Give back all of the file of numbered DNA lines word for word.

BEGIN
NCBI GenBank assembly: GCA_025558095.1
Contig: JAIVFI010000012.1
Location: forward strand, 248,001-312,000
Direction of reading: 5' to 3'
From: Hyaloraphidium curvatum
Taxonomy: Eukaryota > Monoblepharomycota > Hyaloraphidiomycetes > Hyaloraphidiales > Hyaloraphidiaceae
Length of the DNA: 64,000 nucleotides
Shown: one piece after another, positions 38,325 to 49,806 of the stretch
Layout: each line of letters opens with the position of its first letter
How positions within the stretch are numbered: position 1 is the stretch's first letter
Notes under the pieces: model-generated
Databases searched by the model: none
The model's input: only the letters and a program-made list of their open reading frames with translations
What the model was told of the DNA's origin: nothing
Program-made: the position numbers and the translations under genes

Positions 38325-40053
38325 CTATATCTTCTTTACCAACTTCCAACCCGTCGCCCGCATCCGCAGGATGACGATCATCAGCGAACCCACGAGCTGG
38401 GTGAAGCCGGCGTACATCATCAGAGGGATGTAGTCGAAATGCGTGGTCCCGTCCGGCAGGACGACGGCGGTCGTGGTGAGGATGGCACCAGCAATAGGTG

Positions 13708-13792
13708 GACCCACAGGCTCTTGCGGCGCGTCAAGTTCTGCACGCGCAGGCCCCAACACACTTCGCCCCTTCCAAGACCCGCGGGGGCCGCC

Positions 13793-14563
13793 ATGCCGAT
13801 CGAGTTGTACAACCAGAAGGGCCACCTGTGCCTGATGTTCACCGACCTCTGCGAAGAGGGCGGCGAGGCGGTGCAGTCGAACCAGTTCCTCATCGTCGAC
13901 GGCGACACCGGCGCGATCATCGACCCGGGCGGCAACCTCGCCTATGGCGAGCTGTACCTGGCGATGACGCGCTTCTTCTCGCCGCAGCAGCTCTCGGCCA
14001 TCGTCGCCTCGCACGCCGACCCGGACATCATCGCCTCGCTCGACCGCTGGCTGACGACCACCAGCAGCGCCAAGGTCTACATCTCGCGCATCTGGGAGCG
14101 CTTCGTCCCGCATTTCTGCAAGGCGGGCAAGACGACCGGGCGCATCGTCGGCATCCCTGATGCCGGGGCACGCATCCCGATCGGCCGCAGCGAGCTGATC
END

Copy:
NCBI GenBank assembly: GCA_025558095.1
Contig: JAIVFI010000012.1
Location: forward strand, 248,001-312,000
Direction of reading: 5' to 3'
From: Hyaloraphidium curvatum
Taxonomy: Eukaryota > Monoblepharomycota > Hyaloraphidiomycetes > Hyaloraphidiales > Hyaloraphidiaceae
Length of the DNA: 64,000 nucleotides
Shown: one piece after another, positions 38,325 to 49,806 of the stretch
Layout: each line of letters opens with the position of its first letter
How positions within the stretch are numbered: position 1 is the stretch's first letter
Notes under the pieces: model-generated
Databases searched by the model: none
The model's input: only the letters and a program-made list of their open reading frames with translations
What the model was told of the DNA's origin: nothing
Program-made: the position numbers and the translations under genes

Positions 38325-40053
38325 CTATATCTTCTTTACCAACTTCCAACCCGTCGCCCGCATCCGCAGGATGACGATCATCAGCGAACCCACGAGCTGG
38401 GTGAAGCCGGCGTACATCATCAGAGGGATGTAGTCGAAATGCGTGGTCCCGTCCGGCAGGACGACGGCGGTCGTGGTGAGGATGGCACCAGCAATAGGTG

Positions 13708-13792
13708 GACCCACAGGCTCTTGCGGCGCGTCAAGTTCTGCACGCGCAGGCCCCAACACACTTCGCCCCTTCCAAGACCCGCGGGGGCCGCC

Positions 13793-14563
13793 ATGCCGAT
13801 CGAGTTGTACAACCAGAAGGGCCACCTGTGCCTGATGTTCACCGACCTCTGCGAAGAGGGCGGCGAGGCGGTGCAGTCGAACCAGTTCCTCATCGTCGAC
13901 GGCGACACCGGCGCGATCATCGACCCGGGCGGCAACCTCGCCTATGGCGAGCTGTACCTGGCGATGACGCGCTTCTTCTCGCCGCAGCAGCTCTCGGCCA
14001 TCGTCGCCTCGCACGCCGACCCGGACATCATCGCCTCGCTCGACCGCTGGCTGACGACCACCAGCAGCGCCAAGGTCTACATCTCGCGCATCTGGGAGCG
14101 CTTCGTCCCGCATTTCTGCAAGGCGGGCAAGACGACCGGGCGCATCGTCGGCATCCCTGATGCCGGGGCACGCATCCCGATCGGCCGCAGCGAGCTGATC